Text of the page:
The Eritreans didn't mind my poor judgement and the shrugging, hissing and feeling groovy continued. A while later an old man, he can't have been a day under seventy, wiggled as best he could onto the dance floor, using his walking stick to help him, and came in my direction. Onto my sweaty forehead he stuck a one Nakfa note, the lowest denomination in local currency. It was another custom, a compliment for nice dancing, and a particular honour: elders are well-respected in Eritrea.
'Do you know what people are saying?' Tewelde asked at the night's end. Well obviously not. It was in Tigrigna. 'He dances just like an Eritrean, they're saying, he's western but he can dance!' I blame the honey beer.
I'd told Tewelde I was to attend another wedding in two weeks, that of my Sikh friend, up the road in Chandigarh. Tewelde shook his head, 'I don't know, you come here and after a week you're dancing like a local, and soon you'll be in India and be just like an Indian!' To be as the local: every traveller's dream! While the truth was nothing of the sort, it did happen that two weeks later there was a bit of wild punching in the air and a different sort of twisting. It's hard on the leg muscles that bhangra.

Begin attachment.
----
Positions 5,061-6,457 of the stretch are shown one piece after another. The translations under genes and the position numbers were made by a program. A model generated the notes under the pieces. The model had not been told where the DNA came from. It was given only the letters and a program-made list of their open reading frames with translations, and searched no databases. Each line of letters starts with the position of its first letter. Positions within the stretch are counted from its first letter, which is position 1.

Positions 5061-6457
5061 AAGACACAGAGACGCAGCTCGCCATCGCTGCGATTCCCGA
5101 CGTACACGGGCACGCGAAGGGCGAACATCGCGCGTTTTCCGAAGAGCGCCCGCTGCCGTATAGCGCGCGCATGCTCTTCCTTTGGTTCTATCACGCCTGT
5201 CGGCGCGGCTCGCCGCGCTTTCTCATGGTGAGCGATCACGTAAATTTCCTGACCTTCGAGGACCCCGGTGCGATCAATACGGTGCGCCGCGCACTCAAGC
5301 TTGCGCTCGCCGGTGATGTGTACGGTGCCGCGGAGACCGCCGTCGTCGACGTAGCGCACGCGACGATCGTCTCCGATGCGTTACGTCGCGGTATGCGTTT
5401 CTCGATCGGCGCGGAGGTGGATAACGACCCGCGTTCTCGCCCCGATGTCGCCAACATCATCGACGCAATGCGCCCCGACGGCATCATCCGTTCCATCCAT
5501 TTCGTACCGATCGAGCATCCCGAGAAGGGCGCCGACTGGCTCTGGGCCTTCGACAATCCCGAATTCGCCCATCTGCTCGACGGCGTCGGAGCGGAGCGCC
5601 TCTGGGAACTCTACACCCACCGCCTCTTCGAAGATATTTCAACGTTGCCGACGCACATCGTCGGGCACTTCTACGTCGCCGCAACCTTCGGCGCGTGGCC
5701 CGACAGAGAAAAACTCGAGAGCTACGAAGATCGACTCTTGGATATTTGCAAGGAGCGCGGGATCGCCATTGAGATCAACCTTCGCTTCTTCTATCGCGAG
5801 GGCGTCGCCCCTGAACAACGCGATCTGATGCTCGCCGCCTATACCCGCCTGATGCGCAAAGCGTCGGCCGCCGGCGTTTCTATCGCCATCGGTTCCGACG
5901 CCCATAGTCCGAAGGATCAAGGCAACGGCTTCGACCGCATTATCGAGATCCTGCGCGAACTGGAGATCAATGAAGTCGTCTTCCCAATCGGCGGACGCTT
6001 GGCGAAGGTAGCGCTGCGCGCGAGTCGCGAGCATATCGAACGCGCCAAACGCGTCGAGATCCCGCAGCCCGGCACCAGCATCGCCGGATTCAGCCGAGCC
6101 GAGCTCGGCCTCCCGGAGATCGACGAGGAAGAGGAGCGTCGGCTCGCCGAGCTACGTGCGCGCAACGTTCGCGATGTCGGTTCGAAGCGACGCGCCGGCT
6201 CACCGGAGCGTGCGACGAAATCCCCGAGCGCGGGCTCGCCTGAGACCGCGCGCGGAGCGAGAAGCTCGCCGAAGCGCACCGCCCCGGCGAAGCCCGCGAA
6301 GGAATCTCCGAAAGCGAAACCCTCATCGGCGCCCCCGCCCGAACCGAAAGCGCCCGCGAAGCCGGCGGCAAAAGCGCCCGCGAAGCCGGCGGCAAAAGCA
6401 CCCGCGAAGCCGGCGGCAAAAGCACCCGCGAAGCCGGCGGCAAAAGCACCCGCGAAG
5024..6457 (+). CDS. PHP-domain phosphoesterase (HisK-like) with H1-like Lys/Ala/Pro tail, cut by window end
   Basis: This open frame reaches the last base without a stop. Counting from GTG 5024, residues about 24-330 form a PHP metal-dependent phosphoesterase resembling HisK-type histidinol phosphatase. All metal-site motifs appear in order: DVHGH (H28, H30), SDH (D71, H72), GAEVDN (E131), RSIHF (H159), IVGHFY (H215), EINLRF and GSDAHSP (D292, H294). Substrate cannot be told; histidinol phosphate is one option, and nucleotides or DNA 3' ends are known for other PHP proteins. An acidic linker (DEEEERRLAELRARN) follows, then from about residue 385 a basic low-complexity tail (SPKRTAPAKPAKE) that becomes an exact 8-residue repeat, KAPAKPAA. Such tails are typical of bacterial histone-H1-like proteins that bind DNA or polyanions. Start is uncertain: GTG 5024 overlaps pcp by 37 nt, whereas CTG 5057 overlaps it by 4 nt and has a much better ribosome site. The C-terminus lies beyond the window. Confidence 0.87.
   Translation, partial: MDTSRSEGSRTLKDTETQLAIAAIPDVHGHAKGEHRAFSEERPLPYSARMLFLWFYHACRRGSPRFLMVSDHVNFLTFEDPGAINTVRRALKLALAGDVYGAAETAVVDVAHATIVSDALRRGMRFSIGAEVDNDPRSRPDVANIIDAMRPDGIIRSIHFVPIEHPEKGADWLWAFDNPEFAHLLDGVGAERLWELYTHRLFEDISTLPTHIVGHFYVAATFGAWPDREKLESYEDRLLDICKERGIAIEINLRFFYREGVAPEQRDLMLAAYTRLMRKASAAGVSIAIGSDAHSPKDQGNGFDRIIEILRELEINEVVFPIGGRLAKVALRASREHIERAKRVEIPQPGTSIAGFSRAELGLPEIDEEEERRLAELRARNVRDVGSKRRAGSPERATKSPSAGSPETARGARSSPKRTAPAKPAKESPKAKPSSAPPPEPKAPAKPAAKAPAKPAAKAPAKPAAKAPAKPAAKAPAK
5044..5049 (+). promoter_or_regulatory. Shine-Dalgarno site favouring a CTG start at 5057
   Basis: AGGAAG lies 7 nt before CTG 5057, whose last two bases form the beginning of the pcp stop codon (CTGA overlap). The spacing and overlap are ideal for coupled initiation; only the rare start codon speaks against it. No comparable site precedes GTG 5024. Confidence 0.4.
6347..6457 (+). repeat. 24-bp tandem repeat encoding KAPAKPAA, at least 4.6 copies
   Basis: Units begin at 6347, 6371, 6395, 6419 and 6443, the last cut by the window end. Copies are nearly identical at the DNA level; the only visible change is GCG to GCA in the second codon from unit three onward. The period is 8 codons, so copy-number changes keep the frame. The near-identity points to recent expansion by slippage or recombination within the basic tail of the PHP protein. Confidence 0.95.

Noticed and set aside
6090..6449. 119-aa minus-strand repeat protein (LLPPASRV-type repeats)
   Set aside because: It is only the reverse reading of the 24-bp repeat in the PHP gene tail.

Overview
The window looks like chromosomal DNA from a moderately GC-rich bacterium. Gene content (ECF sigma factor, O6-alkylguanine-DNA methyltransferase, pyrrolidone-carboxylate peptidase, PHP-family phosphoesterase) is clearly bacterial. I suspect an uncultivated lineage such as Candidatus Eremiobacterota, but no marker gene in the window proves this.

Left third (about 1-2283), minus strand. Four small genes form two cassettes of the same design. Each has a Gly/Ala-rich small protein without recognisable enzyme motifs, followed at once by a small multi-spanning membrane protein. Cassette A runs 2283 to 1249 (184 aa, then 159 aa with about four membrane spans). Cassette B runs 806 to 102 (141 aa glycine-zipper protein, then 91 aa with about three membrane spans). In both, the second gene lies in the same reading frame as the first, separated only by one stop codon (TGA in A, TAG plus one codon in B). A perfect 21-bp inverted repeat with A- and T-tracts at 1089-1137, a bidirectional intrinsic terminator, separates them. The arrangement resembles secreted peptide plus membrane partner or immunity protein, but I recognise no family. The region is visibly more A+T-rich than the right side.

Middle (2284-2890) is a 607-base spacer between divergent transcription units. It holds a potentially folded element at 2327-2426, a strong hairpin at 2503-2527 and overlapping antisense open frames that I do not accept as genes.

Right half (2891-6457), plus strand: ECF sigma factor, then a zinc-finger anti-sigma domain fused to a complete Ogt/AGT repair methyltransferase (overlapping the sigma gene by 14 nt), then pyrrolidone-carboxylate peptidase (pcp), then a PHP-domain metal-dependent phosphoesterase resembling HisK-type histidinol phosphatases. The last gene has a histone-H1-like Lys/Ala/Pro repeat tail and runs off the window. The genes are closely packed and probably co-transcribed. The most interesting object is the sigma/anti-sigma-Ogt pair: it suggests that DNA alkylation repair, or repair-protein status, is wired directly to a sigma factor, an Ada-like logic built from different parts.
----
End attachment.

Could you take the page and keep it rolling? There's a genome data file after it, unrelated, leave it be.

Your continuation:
The following morning I'd decided to take a day trip to Adi Quala, a town on the edge of the plateau where I'd heard there was a grand view down into Ethiopia. The bus station was both the national capital's terminal and a dirt yard surrounded by a brick wall. I was finding the right bus when a guy called across the yard, 'did you like the wedding?'
I sometimes wonder what happened to that couple. I hope they are having a nice life; because from May 1998, just four months after the wedding, a border dispute led to a second war against Ethiopia, until 2000, which claimed 70,000 Eritrean and Ethiopian lives. The groom was an army man.